this age but in that which is to come. He is established on high. So that in Him
and in His present position every promise is fulfilled. For us that means that
in Christ the fulfilment of every promise is already secured, and that there is
such a thing as putting our foot down upon every promise and appropriating it by
reason of full fellowship with Christ, of standing in Christ in fulness of
faith. "Every place that the sole of your foot shall tread upon, to you have I
given it..." That land is the land of the promises, which again is Christ.
It is a matter of importance to our faith and
to our procedure to recognize that in Christ God has already secured for us the
fulfilment of the promises. I believe that is why there is so much said about
faith that is unwavering. In our asking, in our praying, we are bidden to have
an unwavering faith, and the law which governs us, from the standpoint of the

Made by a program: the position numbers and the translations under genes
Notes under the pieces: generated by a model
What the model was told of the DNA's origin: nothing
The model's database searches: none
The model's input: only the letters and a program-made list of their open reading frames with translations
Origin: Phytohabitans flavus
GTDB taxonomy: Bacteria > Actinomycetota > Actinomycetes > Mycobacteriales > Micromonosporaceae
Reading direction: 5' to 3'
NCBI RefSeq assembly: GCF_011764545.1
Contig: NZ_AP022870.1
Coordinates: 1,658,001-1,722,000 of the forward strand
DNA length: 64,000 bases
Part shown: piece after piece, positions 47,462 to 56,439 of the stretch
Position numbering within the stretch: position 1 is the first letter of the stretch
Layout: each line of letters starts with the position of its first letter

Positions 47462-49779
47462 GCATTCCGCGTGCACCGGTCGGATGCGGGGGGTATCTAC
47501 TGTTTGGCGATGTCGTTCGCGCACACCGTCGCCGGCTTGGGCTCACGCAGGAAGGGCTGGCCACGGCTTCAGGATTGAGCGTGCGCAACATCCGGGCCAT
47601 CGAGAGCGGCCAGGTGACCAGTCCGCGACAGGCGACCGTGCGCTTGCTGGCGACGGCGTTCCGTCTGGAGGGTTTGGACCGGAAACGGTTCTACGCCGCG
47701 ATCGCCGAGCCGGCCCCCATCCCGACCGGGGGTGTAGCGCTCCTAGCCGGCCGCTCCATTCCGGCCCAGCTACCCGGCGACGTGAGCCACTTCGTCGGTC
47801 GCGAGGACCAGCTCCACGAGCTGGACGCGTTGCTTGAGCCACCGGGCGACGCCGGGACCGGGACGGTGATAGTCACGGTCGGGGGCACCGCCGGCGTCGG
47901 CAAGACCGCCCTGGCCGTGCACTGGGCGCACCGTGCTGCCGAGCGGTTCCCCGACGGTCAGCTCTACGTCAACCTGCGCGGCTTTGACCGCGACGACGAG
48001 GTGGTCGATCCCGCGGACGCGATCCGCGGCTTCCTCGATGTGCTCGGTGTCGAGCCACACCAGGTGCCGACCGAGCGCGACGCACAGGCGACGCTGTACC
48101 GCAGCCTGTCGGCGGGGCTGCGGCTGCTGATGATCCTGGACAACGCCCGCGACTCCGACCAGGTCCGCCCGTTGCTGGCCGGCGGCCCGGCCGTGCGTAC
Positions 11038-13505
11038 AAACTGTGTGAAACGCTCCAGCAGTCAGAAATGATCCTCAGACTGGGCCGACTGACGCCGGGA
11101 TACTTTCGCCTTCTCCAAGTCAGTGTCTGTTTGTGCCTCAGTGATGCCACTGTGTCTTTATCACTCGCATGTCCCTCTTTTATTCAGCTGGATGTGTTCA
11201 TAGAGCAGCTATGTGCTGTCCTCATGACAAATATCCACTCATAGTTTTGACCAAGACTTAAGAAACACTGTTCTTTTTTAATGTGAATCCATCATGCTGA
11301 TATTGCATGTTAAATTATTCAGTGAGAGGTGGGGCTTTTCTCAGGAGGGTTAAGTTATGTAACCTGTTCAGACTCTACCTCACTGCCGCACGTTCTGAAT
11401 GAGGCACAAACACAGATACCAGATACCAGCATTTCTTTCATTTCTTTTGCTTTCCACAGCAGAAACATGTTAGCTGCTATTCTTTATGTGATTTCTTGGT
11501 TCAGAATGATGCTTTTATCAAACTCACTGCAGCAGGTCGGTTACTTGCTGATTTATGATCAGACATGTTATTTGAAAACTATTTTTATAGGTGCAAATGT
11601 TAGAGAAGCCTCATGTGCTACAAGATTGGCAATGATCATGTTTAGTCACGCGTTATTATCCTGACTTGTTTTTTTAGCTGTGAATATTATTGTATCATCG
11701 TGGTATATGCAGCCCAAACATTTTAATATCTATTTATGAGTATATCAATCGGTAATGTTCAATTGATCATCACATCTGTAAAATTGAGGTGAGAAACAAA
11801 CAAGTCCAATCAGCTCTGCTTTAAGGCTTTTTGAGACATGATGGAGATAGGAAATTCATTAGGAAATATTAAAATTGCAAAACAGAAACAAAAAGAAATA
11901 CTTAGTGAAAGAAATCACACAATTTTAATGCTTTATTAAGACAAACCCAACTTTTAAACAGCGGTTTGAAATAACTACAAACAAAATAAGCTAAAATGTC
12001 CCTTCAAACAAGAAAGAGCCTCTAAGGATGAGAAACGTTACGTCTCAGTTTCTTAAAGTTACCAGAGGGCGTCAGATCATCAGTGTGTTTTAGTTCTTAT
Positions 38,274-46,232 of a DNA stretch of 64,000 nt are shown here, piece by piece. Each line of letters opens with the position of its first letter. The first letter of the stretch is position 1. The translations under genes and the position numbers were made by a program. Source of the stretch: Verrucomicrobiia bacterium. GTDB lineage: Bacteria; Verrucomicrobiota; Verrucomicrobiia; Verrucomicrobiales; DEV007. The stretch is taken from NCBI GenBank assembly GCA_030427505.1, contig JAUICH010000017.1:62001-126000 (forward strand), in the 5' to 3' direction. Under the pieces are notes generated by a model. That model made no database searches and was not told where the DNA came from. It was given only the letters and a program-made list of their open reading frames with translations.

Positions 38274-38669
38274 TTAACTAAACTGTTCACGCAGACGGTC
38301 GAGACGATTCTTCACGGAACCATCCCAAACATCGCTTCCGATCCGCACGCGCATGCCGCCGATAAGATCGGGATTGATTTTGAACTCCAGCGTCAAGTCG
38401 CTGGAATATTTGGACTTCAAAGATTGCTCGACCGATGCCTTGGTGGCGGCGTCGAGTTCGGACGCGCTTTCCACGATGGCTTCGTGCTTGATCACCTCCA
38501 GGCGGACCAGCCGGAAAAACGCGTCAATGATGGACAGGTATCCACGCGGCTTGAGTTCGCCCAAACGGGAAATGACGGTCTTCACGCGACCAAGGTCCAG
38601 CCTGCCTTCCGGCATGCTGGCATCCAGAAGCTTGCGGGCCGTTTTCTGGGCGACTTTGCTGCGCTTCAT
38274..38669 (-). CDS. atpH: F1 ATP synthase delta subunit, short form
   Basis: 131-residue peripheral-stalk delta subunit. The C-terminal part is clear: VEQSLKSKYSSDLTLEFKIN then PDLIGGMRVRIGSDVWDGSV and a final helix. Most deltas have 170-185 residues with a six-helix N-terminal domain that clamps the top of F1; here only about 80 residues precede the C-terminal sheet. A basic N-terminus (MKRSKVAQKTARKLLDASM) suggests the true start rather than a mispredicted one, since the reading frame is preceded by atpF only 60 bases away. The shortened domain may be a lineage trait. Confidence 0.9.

Divine mind, is that God has already in Christ secured everything. It is
necessary for you and for me to recognize and fully grasp the fact of the
completeness of the Divine work in Christ. Is it not true that a good deal of
our failure is due to the fact that we have some doubt, some question, as to the
outworking of things; or, to put that in another way, that we have not fully and
sufficiently recognized that in the exaltation of the Lord Jesus the complete
work of God is accomplished? It is only honouring to God to believe that His
work in Christ is perfect, the whole work is done, in Him. There is nothing to
be added to the work of God; it is complete, it is final.
There is a sense in which Christ will never be
more exalted than He is now. He will be exalted amongst us, He will be exalted
by us; but He Himself is already exalted, and in that sense He will never be in
a higher position than He is in now. He has reached the highest. That means that
God's work is full, complete, utter, final in the Lord Jesus, and, if that be